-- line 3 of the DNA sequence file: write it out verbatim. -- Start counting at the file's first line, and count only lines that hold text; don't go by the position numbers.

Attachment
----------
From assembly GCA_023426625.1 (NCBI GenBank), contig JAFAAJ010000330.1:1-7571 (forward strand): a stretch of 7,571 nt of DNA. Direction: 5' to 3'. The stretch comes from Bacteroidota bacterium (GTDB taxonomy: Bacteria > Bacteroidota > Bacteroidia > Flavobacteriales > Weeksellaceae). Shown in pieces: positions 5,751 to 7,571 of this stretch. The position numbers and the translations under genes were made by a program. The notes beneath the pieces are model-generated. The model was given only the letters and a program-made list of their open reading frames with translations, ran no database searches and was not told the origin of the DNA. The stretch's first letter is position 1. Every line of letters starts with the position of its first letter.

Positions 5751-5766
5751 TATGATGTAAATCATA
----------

5751 TATGATGTAAATCATA